Milestone in American History: Two Cambodian Americans Elected To Lowell City Council

By Soben Pin

Elected Councilor Vesna Nuon
Vice Mayor Vesna Nuon

On Tuesday, November 5, 2019, Lowell residents elected Vesna Nuon and Sokhary Chau to the city council, making it the first time in Lowell and anywhere else in the United States that two Cambodian Americans will serve together on a local city council. Nuon, who was Vice Chair of the council for the current two year term, finished second and Chau, who had run unsuccessfully two years ago, finished a strong fifth.

Lowell residents also voted on two referendum questions that will help decide the future method of electing city councilors and school committee members. These questions were the result of a lawsuit brought against the city in 2017 (Huot et al. v. City of Lowell et al) claimed the current way councilors are chosen all nine are elected citywide violates the Federal Voting Rights Act by diluting the votes of minority residents. 

Elected Councilor Sokhary Chau

For example, in the last 50 years, Lowell operated on an election system which top ticket city-wide votes getter would win a seat. Lowell has 105,000 people with nearly 49.2 percent is made up by minority population that includes a large population of 30,000 Cambodians. The city is divided into 8 neighborhoods. They’re including Downtown, Acre, Pawtucketville, Centralville, Belvedere, Highlands, Lower Highlands, and South Lowell. At the time of the lawsuit, 7 out of 9 council members were residing in the Belvedere neighborhood and it has been consistently this way in the last couple decades. 

Belvedere is a neighborhood section in Lowell that links to rich history of Lowell Mills era in the 1800s when many families had big homes, made great fortunes during the textile industry, and had powerful political influence. Up until today, it has the highest voter turnout of any neighborhood and maintains it political power structure for city. Many people believe that the city is running well this way except for one thing: the barrier to new candidates, people of color, whom lack of famous family names and money to run and succeed to serve in local government in the city. 

Earlier this year, the city council agreed to settle this law suit by changing the election system to one that was acceptable to the plaintiffs in the lawsuit. To help councilors make their decision, they asked voters to express their preference in these election ballot questions.

The first question asked if people wanted councilors to be selected by Ranked Choice Voting which is the system used in Cambridge. Under this system, voters would rank the candidates with their favorite candidate being number 1; their second favorite candidate number 2; and so on until they had ranked all candidates.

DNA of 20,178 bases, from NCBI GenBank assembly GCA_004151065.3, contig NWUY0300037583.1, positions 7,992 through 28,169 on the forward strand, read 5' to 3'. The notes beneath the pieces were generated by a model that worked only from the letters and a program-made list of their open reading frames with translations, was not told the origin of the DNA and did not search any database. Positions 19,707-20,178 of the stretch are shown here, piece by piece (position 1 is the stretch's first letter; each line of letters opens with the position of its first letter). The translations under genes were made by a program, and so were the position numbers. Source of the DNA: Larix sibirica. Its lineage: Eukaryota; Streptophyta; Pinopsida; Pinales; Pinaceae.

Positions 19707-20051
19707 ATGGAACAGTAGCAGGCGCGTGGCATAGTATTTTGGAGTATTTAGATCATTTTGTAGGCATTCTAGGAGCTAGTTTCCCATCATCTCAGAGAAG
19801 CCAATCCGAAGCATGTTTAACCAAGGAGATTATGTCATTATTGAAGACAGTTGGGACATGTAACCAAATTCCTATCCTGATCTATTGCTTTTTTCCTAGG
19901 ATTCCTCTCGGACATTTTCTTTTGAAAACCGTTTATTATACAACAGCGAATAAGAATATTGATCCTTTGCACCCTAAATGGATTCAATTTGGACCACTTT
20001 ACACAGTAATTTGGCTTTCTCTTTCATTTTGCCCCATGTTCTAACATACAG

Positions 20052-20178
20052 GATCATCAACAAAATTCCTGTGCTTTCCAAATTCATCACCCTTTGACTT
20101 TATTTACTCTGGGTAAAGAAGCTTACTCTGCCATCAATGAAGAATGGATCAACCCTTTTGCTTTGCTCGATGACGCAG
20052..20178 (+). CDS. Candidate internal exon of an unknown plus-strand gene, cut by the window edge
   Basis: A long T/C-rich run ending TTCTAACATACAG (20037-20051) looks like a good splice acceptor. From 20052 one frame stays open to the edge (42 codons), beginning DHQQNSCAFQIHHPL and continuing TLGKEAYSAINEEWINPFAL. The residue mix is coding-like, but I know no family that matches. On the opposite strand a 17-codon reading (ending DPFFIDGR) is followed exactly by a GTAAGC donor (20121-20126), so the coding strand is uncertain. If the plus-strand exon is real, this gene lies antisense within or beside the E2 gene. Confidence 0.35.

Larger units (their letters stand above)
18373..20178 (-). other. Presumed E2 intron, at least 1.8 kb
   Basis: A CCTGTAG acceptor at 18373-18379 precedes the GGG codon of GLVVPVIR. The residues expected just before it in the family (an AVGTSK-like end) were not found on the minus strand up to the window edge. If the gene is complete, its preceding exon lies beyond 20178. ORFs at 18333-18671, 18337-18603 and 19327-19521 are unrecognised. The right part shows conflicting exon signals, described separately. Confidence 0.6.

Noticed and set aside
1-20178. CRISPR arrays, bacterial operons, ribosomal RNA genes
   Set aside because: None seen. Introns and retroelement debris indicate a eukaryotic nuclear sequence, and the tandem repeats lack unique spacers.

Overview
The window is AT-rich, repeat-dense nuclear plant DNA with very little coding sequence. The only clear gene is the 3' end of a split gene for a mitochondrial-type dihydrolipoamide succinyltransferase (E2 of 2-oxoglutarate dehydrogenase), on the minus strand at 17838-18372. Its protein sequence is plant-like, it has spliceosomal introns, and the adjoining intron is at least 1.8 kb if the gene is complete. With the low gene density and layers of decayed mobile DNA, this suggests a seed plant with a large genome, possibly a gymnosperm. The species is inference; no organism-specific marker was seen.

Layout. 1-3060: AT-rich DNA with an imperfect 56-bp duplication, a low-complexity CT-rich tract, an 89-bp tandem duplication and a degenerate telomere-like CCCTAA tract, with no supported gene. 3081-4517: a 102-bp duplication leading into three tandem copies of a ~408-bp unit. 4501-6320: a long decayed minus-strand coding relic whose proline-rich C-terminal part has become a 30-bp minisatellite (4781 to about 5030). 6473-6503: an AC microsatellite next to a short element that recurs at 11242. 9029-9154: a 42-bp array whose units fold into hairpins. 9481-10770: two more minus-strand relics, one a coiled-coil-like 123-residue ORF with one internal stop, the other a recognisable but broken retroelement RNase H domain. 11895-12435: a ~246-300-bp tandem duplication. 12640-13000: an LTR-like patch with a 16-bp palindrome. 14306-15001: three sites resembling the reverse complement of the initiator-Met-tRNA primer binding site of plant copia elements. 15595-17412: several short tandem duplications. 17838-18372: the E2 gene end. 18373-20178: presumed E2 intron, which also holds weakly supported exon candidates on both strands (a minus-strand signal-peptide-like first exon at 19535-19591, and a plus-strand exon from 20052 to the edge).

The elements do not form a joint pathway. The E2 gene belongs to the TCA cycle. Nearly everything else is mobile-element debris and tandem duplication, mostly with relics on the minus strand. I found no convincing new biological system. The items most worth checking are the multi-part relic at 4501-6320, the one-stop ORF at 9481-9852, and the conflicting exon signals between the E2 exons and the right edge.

The second question asked if people wanted a system where three councilors would be elected citywide (or “at large”) and eight councilors would be elected from neighborhood districts with the majority of the voters in at least two of the districts being members of minority groups. 

People voted in favor of the at-large/district mix and against Ranked Choice Voting. On December 3, 2019, the current city council will select one of the two systems. Although councilors are not legally bound by the outcome of the referendum results, they most likely will vote for the at-large/district mix. That will then be used in the 2021 city election. 

As soon as the election results were known, people began to ask who will be the next mayor of Lowell? On the first Monday of January when the new councilors take their oath of office, their first business will be to elect the mayor. Each of the nine councilors states the name of the councilor they want to serve as mayor, and the first person to get five votes is elected mayor.

The question everyone is asking now is will Vesna Nuon be next Lowell Mayor? Why and why not? The political system in Lowell for the 2020-21 term will have many changes. One is the implementation of the new election system which was voted on Tuesday. Another big issue will be the progress of the renovations to Lowell High School. A third issue will be the continued development of the Hamilton Canal District. 

Many people in the political “bubble” have been talking about who will the next Lowell Mayor. Some are against Vesna Nuon because he supports charter schools and therefore shouldn’t be the mayor since the mayor also chairs the School Committee. Some political people say Councilor John Leahy should be the next mayor because he is the longest serving councilor who has not yet been mayor and he should “have a turn.” However, I like to remind our voters that councilor John Leahy believes the current voting system is working. The question is will he be supporting the election system change if elected as Mayor?

The third possible answer is a first time candidate, John Drinkwater, who finished third in the race. John has a fresh look on many issues we are facing and is a progressive thinker who also supports the district and at-large system.

Finally, it is worth noting that the last three vote candidates elected to the council, David Conway, William Samaras, and Dan Rourke, were separated by only eight votes. So every really counts. Your voice makes a different, every time. Be sure to participate in every election. 2020 election Massachusetts will hold state election and it will be also the presidential election year.

Here are the vote totals for the winning council candidates for the 2020-2011 term: 

  • Rita Mercier, 5,191
  • Vesna Nuon, 4,821
  • John Drink Water, 4,788
  • Rodney Elliott, 4,738 
  • Sokhary Chau, 4,321
  • John Leahy, 4,182
  • David Conway, 3,738
  • William Samaras 3,734
  • Dan Rourke, 3,726